Moisture builds up after new windows installed

Q.  I live in a 40-year-old ranch and had new windows installed 3 years ago. Since they were put in a fair amount of condensation builds up within the house during the winter months. I run a dehumidifier to cut down on the amount of moisture build up on the windows but it still persists. The bottom of the windows have become dark with mold where the wood meets the glass.

Condensation inside new windows
Condensation inside new windows

Any suggestions on how to get more air circulation in the house to eliminate the excess moisture?

A.  Your old windows were quite leaky, allowing more air exchanges than the new ones. So moisture generated by your family and its habits (the number of people living in the house, the house size, length of showers, type of cooking, etc.),  water-loving plants, pets, firewood stored in the basement, clothes dried on racks, etc.) will accumulate and, when the dew point is reached on the window glass, condensation occurs.

You need to lower the inside relative humidity by changing some of the things that keep it too high. Ventilate the house often by opening windows on milder days, or run bathroom and kitchen fans for long period of time (be careful, though that the use of the fans depressurizing the house does not cause backdrafting of the heating appliance — this would draw carbon monoxide into the house.)

Or you can choose to have one or more room-size air-to-air heat exchangers, or a full-house one, installed.

Meanwhile, remove the mold on the bottom rail of the window sashes with a toothbrush dipped in a mixture of equal parts household bleach and water.

Condensation leaks from new concrete porch

Q.  We added a room and porch to our house last summer. The porch is covered and the room beneath it is heated. The porch is cement and the problem is that it constantly leaks water. I have 2-inch thick Styrofoam insulation on the ceiling of the room, but as soon as you touch the boards, water runs off. Is there any way to prevent this water (condensation) leak?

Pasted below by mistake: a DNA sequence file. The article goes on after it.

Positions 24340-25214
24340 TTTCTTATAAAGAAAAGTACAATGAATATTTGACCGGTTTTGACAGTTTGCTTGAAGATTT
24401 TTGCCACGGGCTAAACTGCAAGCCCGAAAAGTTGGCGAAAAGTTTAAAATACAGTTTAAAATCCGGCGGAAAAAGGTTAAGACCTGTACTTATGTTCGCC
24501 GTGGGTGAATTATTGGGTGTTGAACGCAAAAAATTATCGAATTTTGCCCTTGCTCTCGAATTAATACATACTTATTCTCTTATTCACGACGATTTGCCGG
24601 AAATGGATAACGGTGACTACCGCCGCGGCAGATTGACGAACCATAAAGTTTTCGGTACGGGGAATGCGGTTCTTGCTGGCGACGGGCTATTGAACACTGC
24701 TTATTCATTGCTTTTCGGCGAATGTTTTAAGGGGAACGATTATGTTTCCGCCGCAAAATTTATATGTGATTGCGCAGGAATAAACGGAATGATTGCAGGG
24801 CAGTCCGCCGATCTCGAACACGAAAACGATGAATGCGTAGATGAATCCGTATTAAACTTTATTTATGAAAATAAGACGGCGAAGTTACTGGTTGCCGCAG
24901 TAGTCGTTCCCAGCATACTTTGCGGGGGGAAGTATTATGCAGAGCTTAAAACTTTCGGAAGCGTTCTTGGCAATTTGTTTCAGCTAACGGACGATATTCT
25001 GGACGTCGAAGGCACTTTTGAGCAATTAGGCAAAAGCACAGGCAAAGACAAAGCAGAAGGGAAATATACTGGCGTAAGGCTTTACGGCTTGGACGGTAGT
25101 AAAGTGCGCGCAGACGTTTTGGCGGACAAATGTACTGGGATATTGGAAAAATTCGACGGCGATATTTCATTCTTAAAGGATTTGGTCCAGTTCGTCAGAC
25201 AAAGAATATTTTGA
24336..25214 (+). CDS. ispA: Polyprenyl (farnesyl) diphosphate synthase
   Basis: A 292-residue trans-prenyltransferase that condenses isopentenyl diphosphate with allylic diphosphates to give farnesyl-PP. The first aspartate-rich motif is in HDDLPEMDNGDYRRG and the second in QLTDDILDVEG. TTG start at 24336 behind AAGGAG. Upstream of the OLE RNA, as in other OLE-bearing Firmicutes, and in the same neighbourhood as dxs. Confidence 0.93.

Also, the outside walls are split-faced blocks, which were painted red and over the summer white has run over the painted surface. I am not sure if this is from the mortar or the blocks. Can anything be done to prevent this from happening again if we re-paint the split-face blocks?

A.    If the concrete porch floor was poured onto a ribbed steel form, the rigid Styrofoam insulation boards cannot prevent condensation from forming. To be effective at preventing condensation, the Styrofoam would have to be glued tightly to a smooth concrete surface. The best solution may be to replace the Styrofoam with sprayed-on, closed-cell polyurethane insulation, unless you have a way to inject canned foam into the open slots until you fill them completely.

If the white you mention on the red-painted, split-faced blocks is powdery, it is efflorescence, and it is caused by salts in the masonry leached out by moisture, which leaves the salts high and dry after the water evaporates. Remove it with a stiff bristle brush. Solving the condensation problem may also eliminate this one if the excess moisture in the room is absorbing the salts and moving to the outside.

Water forms on new basement walls

Q.   Our new house has water on some of the basement walls. The builder says it is condensation from humidity. It is on the above ground portion of the concrete basement walls. Is this common with new construction?

A.    Yes, it is. Concrete exudes a lot of water because it requires about twice as much water to pour it in place for it to cure properly.

It takes one to two heating seasons for the excess moisture generated by the entire construction process to dry. In your case, the moisture appears only at the top of the concrete walls because it is colder above grade than it is below.

Ice forms inside of storm door

Q.    I purchased a storm door and had it professionally installed last summer. My problem is on snowy or frigid days, a sheet of ice forms on the inside of the storm door. I looked at the neighbors storm doors and no one else has this problem. Also, on occasion there is condensation on the inside of the storm door that I dry with paper towels. Would you have any suggestions?

A.    The problem you have is usually caused by the storm door being tighter than the primary door. You should allow some air leakage around the storm door by adjusting the bottom weatherstripping. Or you could increase the weatherstripping of the primary door.

Condensation from bathroom vents

Q.    We have been frustrated with water leaks that have stained our ceiling for about two years. The house is 20 years old, 2-story with finished basement. The roof was replaced about three years ago. At that same time we decided to create additional usable attic space with access from the second floor and plywood on top of the blown insulation. We vented the two upstairs bathrooms and dryer to the outside rather than into the attic as was present when we purchased the house 10 years ago.